Soya may be among the most popular foodstuffs on the planet but its success is causing significant environmental pressures, according to a report published today by environmental organisation WWF.
According to WWF, the rush to grow soya is having a serious effect on areas such as the Brazilian savannah, the Cerrado.
The problem is that soya, grown mainly for animal feed and vegetable oil, has seen its production doubled in 15 years, partly because of the rising consumption of meat but also because it is used for biofuel.
WWF says that two thirds of soya is traded, with China the largest importer followed by the EU, and production is expanding rapidly in Brazil, Argentina, Paraguay and Bolivia.
That means that increasing amounts of land are being used to grow soya which threatens habitats such as the Brazilian Cerrado, which is responsible for 5% of the world's biodiversity.
WWF is calling on supermarkets, producers and farmers to join the Round Table for Responsible Soy (RTRS), which specifies criteria for soya production including the protection of biodiversity and native forests. WWF was one of the founders.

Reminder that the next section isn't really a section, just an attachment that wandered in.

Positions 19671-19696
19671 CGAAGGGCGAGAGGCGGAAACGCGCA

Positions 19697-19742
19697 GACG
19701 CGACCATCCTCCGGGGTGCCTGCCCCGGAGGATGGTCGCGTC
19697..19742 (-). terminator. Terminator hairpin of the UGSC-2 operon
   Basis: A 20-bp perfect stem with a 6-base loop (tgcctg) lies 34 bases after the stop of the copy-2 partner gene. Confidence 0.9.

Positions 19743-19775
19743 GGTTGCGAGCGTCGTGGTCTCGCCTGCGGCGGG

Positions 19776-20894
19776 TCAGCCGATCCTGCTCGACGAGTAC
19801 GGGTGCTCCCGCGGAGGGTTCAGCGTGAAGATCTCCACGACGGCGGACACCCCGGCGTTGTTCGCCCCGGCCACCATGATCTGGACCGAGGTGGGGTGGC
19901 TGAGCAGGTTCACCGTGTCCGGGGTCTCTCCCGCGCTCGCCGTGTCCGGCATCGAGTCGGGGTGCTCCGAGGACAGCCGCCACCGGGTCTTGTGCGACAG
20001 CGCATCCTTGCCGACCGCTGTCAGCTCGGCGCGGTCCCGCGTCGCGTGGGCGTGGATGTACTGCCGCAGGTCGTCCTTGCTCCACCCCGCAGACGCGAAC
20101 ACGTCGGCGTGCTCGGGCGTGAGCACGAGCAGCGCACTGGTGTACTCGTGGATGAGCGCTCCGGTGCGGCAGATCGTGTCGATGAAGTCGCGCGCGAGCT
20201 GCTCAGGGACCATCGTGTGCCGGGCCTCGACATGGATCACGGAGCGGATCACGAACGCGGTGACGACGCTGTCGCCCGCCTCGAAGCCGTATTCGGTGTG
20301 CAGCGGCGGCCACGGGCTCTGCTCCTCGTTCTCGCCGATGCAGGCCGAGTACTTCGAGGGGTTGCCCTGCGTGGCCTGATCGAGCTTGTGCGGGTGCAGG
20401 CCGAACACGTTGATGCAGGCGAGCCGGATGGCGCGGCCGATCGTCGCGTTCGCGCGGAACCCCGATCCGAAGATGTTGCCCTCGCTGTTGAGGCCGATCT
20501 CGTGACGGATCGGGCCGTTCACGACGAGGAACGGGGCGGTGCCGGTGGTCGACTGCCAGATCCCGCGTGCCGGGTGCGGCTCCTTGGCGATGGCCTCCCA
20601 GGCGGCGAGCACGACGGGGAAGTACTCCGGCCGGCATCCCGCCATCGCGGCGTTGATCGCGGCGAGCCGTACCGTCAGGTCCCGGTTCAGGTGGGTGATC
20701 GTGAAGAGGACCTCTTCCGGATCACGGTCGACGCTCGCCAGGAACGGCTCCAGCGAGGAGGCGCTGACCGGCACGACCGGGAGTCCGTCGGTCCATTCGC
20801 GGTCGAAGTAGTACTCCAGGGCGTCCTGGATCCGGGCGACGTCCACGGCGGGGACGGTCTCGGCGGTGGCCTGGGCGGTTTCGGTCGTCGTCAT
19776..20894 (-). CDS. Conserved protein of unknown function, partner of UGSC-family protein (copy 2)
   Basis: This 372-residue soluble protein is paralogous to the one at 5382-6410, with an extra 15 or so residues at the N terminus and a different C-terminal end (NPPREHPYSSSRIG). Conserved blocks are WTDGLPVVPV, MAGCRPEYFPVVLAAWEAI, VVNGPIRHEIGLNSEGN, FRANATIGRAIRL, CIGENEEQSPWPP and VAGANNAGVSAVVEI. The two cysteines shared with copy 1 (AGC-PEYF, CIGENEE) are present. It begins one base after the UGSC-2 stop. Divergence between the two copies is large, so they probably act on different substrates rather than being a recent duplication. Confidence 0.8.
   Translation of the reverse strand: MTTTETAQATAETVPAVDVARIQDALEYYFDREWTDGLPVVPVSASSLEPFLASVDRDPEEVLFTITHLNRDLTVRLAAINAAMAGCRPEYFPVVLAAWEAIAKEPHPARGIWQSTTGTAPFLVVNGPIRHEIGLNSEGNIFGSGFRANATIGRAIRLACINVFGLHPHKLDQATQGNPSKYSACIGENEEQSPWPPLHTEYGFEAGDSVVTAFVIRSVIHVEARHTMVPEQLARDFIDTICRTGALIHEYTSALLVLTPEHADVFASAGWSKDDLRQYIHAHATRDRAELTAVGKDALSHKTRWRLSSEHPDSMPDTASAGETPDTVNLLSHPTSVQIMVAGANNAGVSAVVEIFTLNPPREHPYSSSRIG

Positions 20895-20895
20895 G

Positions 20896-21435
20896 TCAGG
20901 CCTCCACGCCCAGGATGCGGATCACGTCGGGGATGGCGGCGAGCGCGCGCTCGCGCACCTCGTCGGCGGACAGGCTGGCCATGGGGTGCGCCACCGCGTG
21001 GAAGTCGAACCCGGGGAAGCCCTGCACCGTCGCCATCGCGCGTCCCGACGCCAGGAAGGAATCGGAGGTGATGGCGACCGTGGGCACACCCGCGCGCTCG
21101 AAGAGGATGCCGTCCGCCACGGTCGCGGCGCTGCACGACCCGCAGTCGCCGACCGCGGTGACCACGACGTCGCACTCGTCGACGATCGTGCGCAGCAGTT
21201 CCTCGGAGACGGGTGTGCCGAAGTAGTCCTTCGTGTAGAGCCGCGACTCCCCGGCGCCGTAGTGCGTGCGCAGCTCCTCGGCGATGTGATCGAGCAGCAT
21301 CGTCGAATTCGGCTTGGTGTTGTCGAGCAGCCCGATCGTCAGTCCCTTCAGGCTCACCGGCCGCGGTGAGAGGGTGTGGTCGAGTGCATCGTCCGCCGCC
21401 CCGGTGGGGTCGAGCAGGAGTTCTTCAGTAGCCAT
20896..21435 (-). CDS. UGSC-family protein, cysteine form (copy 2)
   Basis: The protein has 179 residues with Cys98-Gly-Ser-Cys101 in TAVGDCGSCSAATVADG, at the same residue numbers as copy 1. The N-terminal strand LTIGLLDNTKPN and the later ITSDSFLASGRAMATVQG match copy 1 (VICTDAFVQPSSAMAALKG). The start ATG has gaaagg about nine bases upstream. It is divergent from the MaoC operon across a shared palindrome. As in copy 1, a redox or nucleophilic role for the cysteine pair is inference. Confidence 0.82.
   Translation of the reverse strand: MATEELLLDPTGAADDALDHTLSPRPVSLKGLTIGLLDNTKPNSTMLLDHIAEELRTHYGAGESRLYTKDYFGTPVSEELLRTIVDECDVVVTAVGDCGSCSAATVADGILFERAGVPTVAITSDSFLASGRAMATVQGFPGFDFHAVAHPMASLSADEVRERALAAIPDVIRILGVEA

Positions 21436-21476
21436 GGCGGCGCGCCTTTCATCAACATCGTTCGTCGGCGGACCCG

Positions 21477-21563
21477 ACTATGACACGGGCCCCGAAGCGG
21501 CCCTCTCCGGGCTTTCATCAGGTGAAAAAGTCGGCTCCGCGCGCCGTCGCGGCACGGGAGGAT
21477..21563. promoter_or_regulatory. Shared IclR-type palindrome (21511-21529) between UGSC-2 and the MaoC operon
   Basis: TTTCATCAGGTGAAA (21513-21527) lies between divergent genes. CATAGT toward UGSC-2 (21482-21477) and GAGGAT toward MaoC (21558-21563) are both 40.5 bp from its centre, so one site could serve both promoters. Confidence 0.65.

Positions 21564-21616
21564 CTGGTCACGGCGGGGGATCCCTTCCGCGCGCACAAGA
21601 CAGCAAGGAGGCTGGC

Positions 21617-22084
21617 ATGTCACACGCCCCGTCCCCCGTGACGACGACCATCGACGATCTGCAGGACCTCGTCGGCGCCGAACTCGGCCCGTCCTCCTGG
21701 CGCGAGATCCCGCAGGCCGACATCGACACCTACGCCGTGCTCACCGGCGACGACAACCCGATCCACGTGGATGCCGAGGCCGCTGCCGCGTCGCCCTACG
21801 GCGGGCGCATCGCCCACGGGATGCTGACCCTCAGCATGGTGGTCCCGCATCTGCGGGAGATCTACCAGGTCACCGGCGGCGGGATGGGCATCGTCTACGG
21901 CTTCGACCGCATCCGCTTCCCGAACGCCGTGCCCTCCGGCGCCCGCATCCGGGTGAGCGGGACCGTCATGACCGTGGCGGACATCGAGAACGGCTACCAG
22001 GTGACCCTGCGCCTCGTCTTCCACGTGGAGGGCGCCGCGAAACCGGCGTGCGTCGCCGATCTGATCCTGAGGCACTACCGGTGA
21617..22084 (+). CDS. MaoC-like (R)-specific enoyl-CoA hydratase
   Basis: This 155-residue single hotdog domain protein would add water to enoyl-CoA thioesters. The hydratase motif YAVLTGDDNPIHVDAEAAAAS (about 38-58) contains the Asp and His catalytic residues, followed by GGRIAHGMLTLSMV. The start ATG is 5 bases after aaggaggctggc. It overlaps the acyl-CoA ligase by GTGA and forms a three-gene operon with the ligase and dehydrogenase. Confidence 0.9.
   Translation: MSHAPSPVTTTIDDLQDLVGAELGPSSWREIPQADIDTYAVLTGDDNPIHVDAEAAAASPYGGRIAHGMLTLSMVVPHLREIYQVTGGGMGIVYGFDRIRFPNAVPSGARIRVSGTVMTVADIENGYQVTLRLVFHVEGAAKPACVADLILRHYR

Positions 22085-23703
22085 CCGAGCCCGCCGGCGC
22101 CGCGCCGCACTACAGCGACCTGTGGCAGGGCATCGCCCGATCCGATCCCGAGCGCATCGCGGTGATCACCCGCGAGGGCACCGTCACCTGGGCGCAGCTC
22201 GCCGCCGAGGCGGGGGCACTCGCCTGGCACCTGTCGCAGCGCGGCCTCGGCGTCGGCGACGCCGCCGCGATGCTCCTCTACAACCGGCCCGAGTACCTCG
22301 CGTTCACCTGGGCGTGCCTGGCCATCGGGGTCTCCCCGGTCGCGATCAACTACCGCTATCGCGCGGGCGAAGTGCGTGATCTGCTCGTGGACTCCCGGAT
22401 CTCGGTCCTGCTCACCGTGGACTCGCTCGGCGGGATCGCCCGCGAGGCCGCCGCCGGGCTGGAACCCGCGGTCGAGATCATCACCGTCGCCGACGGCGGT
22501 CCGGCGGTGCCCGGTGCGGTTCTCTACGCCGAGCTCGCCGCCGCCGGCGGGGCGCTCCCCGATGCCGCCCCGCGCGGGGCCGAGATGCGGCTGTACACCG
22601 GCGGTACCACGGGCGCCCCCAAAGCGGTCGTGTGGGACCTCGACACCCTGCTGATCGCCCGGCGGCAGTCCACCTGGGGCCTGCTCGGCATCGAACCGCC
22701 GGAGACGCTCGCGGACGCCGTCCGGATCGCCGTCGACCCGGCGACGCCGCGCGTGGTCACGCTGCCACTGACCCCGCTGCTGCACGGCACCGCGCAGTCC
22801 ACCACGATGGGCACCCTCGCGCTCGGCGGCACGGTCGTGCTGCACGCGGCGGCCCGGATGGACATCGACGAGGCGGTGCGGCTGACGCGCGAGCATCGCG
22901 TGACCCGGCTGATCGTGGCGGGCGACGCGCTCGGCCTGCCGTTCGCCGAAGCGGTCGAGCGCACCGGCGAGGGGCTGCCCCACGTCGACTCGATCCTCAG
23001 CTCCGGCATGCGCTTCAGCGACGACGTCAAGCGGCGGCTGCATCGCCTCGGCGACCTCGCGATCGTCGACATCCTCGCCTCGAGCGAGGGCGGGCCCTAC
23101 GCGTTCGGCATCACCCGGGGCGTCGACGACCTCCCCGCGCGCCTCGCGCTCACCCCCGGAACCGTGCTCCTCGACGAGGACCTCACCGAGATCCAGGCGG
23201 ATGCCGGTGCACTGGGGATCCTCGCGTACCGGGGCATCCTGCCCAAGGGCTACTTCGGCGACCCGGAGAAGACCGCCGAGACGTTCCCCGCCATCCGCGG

Isabella Vitali, Senior Policy Officer on Livestock and Soya at WWF UK, said: "Through the consumption of livestock raised on soya, UK consumers may be unwittingly contributing to the destruction of some of the worlds most valuable habitats. WWF believes that schemes like RTRS can be an effective way of tackling the problems associated with soya expansion and help to preserve unique habitats for future generations."
"RTRS is not a silver bullet, however, and other ways in which we can reduce the impact of soya agriculture on areas like the Cerrado include changes to our diets, cutting down on waste, and supporting effective legislation to protect valuable habitats.
"Last week saw the biggest threat to Brazilian forests in recent history due to the progression of legislation that significantly weakens forest protection in Brazil. This just highlights the importance of initiatives like RTRS. Soya grown on land cleared in the dramatic rush to deforest that we are currently experiencing could not be RTRS certified."
Top Image Credit: © Dmytro Sukharevskyy